What viewer, however indifferent, is incapable of imagining the dedication and sacrifice inherent in these exhibitions? The interminable hours of practice, the inconceivable monotony of repeating the same motions days after day for months that offhandedly slip into years, sacrificing leisure and even identity for a single-minded compulsion. What is staggering about the commitment any of these sports require is that the time is not devoted merely to the pursuit of excellence; it is about being the absolute best, in the world, at something many other people do at an impossibly high level. Consider what it must feel like to become at once smaller and larger, as a person, perfecting oneself in one specific way, while everything else in the world changes. It gets hot, and then cold, friends get fat, flunk tests, have sex, make babies, go on adventures, get married or divorced, get practiced at being imperfect and learn to speak the language of life. And you are like a monk, shrouded in the frantic sameness of actualization, repeating the same urgent prayers forever and ever until eternity… or victory.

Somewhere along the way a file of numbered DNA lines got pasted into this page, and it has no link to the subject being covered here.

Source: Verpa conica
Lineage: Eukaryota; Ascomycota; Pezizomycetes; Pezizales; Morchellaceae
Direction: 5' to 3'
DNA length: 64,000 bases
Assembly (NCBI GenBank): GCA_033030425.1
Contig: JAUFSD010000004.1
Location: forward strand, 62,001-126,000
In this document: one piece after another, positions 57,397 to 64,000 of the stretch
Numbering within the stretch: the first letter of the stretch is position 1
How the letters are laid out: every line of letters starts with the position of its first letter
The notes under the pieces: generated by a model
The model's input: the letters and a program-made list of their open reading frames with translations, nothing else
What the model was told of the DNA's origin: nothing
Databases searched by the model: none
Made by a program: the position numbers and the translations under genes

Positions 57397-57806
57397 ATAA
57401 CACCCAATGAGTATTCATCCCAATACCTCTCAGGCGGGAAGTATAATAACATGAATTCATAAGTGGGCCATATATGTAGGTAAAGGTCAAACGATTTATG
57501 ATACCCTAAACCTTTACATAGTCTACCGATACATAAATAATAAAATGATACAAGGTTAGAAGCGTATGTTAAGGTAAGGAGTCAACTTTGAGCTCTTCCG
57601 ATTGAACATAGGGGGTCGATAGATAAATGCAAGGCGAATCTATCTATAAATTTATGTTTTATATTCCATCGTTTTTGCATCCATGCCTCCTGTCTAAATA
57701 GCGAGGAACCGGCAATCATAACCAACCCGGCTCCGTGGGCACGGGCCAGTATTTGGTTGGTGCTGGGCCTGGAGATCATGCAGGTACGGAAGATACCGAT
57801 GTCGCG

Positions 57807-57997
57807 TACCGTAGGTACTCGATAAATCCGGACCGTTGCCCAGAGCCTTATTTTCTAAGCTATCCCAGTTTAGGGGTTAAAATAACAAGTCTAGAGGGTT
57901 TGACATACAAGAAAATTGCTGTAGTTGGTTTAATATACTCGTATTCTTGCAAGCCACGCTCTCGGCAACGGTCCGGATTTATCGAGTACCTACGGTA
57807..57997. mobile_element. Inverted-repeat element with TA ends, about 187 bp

Look at McKayla Maroney’s execution. And then think about the inexplicable fall in her individual competition. Heaven and Hell, respectively, as only the Olympics can deliver:


Then consider the art of improvisation. It is at once the epitome of skills developed through practice, and the apotheosis of the very freedom—of form, of content—that a well-rehearsed routine obviates. Put in a less pointy-headed way, a live jazz performance is exhilarating in ways that are both similar to and opposite of Olympic competition.


Check out drummer Joey Baron: I’m not sure I’ve ever seen the joy and blissful abandon of improvisation so delightfully rendered.